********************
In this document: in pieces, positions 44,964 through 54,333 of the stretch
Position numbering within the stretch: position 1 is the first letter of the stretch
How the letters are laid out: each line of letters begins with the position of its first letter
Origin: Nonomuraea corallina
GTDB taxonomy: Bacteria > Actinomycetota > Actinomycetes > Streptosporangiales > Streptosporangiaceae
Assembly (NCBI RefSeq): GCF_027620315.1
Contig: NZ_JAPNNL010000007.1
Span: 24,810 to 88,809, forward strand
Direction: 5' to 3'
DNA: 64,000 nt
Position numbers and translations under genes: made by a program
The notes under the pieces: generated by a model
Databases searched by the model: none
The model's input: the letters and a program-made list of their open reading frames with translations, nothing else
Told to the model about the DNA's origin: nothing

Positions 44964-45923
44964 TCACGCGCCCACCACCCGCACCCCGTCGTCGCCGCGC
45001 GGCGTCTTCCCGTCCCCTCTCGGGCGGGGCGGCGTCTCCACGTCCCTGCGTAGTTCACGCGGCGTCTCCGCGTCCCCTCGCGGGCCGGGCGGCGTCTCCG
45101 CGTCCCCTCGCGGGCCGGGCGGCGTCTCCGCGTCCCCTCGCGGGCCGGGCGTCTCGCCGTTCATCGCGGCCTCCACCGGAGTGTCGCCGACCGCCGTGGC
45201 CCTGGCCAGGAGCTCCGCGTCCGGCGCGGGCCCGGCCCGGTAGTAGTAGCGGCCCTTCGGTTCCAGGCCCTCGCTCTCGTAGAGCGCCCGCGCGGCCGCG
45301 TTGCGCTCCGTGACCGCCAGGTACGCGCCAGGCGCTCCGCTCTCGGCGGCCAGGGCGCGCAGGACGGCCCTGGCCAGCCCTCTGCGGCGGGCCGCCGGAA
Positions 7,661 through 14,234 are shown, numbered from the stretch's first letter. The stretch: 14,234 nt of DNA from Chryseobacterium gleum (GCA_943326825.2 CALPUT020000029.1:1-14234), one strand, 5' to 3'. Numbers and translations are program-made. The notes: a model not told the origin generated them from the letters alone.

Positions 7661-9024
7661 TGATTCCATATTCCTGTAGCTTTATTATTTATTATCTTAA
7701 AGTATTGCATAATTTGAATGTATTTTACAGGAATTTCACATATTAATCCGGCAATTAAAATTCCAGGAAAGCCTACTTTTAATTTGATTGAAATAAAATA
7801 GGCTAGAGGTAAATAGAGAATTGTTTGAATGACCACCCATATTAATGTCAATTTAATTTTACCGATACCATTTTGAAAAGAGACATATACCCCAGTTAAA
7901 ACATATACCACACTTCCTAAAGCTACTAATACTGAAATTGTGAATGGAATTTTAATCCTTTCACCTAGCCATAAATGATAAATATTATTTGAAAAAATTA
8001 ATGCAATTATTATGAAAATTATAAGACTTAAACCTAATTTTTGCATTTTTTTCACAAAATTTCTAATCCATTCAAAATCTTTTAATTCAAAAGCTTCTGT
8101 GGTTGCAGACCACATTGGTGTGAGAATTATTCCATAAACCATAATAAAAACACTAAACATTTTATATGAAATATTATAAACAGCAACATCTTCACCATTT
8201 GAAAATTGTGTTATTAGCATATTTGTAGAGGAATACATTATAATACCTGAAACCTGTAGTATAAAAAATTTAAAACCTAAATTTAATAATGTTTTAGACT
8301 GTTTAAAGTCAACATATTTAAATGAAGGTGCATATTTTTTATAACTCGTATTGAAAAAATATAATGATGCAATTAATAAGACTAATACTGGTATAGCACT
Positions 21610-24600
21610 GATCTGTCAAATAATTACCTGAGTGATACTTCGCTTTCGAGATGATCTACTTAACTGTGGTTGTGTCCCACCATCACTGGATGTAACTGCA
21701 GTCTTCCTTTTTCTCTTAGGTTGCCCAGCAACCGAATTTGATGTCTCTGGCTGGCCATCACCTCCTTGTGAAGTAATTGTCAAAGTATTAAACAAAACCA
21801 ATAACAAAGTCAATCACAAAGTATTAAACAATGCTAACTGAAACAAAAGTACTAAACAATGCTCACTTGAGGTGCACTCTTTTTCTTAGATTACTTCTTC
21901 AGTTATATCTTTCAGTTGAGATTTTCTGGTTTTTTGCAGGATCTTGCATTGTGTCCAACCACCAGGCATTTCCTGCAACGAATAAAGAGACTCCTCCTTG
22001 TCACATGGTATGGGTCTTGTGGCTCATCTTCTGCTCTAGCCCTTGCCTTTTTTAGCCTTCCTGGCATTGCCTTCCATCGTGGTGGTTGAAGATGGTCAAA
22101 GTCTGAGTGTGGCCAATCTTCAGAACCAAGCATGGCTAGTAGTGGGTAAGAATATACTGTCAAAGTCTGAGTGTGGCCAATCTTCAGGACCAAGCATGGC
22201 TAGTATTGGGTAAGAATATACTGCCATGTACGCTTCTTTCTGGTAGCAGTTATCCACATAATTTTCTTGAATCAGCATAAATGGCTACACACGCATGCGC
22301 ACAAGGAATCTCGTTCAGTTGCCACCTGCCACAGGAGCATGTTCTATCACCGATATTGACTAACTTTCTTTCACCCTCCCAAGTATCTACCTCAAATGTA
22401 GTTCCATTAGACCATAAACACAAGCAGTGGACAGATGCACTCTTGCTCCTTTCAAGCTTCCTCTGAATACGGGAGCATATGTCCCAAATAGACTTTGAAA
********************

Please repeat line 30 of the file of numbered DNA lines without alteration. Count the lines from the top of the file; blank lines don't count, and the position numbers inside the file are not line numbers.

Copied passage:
8201 GAAAATTGTGTTATTAGCATATTTGTAGAGGAATACATTATAATACCTGAAACCTGTAGTATAAAAAATTTAAAACCTAAATTTAATAATGTTTTAGACT